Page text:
Quote:
Originally Posted by Toller View Post
Is MC considered to be in conduit?
Nope. MC is MC - it's a specific type of cable assembly, like NM or UF. THWN in FMC may seem almost identical to MC, but according to the code it's completely different.
__________________
I am a lawyer, but not your lawyer. And who cares anyways? We're here to talk construction. This is DIY advice, not legal advice.
mpoulton is offline   Reply With Quote
The Following User Says Thank You to mpoulton For This Useful Post:
electures (01-18-2013)
Old 01-17-2013, 04:59 PM   #24
Member
 
Join Date: Jan 2013
Posts: 550
Default

What size circuit do I need.


I have a 25' length of 10/3 romex. Can I just ignore the unneeded wire? I don't expect to ever use it for any thing else, so I might as well use it here. I would run it from the panel box to a junction box above the cyclone.

Also I have a 12' length of 10/3 SOOW. Can I run that from a junction box to the switch box on my cyclone? I used it to connect a generator to a transfer switch, but don't have either of them anymore.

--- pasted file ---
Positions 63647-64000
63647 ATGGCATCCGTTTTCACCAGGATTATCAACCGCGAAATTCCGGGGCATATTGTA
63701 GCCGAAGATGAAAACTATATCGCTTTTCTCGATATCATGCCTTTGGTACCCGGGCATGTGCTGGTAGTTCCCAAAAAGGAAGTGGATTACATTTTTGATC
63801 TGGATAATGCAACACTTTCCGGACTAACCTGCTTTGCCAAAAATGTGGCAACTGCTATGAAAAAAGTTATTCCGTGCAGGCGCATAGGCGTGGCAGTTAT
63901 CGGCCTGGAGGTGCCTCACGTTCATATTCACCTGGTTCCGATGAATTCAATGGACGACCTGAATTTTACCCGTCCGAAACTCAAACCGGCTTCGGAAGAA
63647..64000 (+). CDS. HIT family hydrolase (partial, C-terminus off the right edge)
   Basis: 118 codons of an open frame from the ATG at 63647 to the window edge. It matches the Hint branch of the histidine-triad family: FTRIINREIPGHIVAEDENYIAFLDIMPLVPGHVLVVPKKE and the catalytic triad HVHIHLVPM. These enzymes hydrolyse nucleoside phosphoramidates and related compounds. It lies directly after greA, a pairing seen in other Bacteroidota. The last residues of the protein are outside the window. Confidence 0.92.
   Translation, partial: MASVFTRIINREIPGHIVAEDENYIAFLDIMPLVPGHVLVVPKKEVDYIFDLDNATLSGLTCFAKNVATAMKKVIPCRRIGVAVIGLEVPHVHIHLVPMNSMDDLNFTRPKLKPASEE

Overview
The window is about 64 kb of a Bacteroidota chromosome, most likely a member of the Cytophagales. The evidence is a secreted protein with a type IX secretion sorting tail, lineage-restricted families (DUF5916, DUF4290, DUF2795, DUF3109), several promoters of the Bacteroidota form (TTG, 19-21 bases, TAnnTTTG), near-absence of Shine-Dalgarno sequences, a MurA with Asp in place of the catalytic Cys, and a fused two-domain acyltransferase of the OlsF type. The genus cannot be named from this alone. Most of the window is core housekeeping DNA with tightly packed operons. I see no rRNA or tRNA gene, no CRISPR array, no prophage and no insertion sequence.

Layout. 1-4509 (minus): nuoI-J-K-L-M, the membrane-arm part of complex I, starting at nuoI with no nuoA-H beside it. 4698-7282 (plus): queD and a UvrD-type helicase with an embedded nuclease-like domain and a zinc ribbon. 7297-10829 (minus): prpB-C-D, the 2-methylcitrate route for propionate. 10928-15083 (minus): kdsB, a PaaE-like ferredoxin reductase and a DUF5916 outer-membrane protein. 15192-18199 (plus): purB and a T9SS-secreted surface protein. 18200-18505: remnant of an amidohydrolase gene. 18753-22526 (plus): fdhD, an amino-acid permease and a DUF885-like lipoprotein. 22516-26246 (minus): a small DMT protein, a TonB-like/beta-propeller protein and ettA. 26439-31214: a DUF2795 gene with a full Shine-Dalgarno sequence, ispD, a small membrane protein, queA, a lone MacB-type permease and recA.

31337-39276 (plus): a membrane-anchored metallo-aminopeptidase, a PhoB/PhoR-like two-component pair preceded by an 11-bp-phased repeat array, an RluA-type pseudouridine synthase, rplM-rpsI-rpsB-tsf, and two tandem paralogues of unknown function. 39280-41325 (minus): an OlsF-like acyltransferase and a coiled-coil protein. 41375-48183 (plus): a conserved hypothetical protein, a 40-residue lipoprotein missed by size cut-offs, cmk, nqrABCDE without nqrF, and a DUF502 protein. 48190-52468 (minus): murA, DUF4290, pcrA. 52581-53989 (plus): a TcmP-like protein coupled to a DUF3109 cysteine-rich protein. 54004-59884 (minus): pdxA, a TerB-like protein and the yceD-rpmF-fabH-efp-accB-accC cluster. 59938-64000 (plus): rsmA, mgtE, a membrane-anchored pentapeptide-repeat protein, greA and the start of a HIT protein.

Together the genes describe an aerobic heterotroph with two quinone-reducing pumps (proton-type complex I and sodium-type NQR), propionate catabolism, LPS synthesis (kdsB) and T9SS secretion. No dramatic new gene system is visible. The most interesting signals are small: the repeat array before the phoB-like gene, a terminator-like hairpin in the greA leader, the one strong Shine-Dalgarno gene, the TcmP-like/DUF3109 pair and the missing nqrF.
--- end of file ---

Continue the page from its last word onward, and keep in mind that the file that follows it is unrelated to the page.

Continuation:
Now I just have to decide on the breaker. My understanding is that I could use either a 30a or a 40a. I think a 30a will be adequate, but mfg. recommends a 40a presumably to avoid nuisance trip on startup, but I have pretty much determined that is not a problem. Would a 40a be any more dangerous? Just about anything dangerous that would trip a 30a would trip a 40a also. It is all so confusing, but I think I am almost there.
Toller is offline   Reply With Quote
Old 01-17-2013, 05:52 PM   #25
Semi-Pro Electro-Geek
 
Join Date: Jul 2009
Location: Arizona, USA
Posts: 2,531
Default

What size circuit do I need.


30A on #10 wire is definitely fine for this installation. Since that does not rely on the motor's thermal cutout for overcurrent protection (#10 wire is rated for 30A), you can install a receptacle and put a plug on the dust collector if you want. I would install a 4-wire 30A dryer receptacle next to the machine, and put a standard dryer cord on it. Leave the white wire unconnected (taped off) at the machine.
__________________
I am a lawyer, but not your lawyer. And who cares anyways? We're here to talk construction. This is DIY advice, not legal advice.
mpoulton is offline   Reply With Quote
Old 01-18-2013, 07:37 AM   #26
Lic Electrical Inspector
 
electures's Avatar